A multidisciplinary team at the University of Bristol have used funding from the Biotechnology and Biological Sciences Research Council (BBSRC) to explore the workings of the 'ears' of a locust. These are micrometre thick membranes with complex and varying structural properties. The thickness of the membrane varies at different points and this affects how it responds to sounds and in the case of ambient noise the team have discovered the membrane oscillates by only a few nanometres. The thickness of a human hair is about 80,000 nanometres across.
Professor Daniel Robert is the research leader at Bristol: "We have found that different sound frequencies elicit very different mechanical responses in the locust hearing system. By studying these tiny nanoscale movements and understanding how sound waves are turned into mechanical responses we may be able to develop microphones based on the functions of natural hearing. These could detect very faint sounds and analyse their frequency, something that current microphones cannot pick up."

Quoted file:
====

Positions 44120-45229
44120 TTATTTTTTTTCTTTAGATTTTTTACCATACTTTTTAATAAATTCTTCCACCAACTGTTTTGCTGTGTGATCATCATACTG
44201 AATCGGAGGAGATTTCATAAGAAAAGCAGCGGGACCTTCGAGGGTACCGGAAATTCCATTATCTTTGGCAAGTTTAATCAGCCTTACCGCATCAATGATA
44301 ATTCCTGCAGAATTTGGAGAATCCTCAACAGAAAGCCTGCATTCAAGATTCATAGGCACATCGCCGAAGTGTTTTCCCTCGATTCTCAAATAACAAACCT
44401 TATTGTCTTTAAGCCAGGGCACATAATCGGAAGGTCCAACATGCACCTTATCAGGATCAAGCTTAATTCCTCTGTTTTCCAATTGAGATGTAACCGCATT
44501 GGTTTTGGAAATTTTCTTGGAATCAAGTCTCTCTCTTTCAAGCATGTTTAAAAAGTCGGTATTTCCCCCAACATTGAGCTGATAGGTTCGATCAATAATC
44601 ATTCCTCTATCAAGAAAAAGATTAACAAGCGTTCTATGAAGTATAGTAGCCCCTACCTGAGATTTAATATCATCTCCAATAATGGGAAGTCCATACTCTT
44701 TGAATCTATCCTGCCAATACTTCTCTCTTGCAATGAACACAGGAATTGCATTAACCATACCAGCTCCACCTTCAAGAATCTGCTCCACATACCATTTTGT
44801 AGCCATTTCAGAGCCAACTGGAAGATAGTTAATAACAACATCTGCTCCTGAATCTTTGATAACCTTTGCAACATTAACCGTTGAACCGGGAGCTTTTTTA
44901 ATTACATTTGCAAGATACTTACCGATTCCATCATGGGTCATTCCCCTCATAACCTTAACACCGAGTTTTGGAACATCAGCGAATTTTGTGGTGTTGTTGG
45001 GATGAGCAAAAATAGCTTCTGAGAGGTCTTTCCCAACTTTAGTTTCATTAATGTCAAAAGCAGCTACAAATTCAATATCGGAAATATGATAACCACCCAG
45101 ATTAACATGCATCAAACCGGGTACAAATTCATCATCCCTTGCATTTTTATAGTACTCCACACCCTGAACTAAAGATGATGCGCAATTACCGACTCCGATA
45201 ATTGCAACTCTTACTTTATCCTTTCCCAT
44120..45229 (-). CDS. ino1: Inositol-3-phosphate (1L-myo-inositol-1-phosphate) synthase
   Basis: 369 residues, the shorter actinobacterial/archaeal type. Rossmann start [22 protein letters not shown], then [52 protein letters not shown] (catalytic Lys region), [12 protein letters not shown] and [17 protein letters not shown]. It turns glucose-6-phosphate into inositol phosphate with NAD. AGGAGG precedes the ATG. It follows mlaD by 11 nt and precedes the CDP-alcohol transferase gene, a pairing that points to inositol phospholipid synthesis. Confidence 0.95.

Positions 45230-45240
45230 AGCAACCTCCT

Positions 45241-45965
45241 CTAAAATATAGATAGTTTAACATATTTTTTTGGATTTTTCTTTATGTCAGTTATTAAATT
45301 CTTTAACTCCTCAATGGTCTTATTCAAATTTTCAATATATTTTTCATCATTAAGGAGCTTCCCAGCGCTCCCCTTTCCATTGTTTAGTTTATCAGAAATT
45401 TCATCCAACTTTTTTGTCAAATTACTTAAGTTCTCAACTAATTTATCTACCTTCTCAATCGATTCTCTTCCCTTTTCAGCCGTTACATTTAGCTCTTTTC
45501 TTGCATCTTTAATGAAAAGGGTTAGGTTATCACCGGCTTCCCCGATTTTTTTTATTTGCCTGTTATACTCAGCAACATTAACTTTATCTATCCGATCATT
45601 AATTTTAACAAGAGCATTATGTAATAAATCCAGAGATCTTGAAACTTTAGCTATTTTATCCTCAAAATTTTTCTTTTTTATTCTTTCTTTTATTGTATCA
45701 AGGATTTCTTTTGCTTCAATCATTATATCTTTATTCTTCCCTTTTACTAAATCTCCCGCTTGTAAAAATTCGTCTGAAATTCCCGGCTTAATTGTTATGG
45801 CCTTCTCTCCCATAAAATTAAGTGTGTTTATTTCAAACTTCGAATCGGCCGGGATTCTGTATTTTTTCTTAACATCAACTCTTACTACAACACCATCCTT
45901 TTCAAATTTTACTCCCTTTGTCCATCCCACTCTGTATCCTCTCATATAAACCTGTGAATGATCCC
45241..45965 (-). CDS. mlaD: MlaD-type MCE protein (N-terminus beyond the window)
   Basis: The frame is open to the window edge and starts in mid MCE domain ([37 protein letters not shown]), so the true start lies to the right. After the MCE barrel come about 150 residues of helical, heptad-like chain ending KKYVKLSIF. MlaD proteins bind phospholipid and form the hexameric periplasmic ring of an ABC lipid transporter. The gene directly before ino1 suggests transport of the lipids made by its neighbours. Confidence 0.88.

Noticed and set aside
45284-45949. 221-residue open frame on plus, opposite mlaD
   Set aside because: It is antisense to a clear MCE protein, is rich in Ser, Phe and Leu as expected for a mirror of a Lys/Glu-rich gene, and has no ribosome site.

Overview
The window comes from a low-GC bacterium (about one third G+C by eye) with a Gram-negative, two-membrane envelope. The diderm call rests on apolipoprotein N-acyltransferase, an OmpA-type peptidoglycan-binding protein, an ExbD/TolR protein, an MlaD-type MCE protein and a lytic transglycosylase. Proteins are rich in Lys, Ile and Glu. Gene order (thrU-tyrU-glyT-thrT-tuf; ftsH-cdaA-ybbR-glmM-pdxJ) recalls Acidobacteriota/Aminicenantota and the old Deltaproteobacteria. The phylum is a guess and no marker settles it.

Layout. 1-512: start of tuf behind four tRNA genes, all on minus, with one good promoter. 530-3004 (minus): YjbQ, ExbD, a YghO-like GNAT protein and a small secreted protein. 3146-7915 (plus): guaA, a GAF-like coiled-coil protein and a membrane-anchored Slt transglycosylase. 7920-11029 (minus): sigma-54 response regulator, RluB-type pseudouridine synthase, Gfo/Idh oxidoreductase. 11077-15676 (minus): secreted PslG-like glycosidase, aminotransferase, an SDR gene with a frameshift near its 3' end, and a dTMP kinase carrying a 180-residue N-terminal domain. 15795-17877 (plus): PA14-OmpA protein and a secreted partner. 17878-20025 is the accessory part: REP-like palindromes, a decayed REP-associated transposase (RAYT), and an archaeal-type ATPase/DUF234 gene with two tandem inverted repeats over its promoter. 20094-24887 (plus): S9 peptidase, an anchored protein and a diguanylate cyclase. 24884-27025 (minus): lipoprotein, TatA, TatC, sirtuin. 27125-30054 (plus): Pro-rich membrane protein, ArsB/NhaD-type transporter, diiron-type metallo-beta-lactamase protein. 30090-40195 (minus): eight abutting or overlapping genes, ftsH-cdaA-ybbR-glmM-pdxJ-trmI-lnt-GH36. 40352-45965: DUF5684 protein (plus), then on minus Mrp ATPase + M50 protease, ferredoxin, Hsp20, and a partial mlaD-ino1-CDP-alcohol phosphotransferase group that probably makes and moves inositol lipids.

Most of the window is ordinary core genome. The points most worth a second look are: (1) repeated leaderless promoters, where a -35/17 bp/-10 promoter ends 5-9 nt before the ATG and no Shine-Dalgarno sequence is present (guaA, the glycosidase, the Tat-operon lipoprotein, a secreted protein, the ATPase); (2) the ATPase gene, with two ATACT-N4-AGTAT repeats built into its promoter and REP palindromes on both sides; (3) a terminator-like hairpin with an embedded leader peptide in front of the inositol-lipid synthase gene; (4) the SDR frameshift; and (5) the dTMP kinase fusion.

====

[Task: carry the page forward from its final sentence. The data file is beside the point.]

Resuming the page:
The research team is also using nanotechnology techniques to study the hearing of mosquitoes. By employing Laser Doppler Vibrometry and Atomic Force Microscopy Professor Robert's team are able to accurately measure the tiny nanoscale movements of a mosquito antenna as it responds to sound and then create a 3D map of its profile and properties.
Professor Robert explained: "Mosquitoes hear through their antenna and this comprises around 15,000 sensory cells, as many as in the human ear. We have found that just like humans, mosquitoes have the capacity for active hearing. This means that they can generate their own vibrations to amplify inco
Contact: Matt Goode
Biotechnology and Biological Sciences Research Council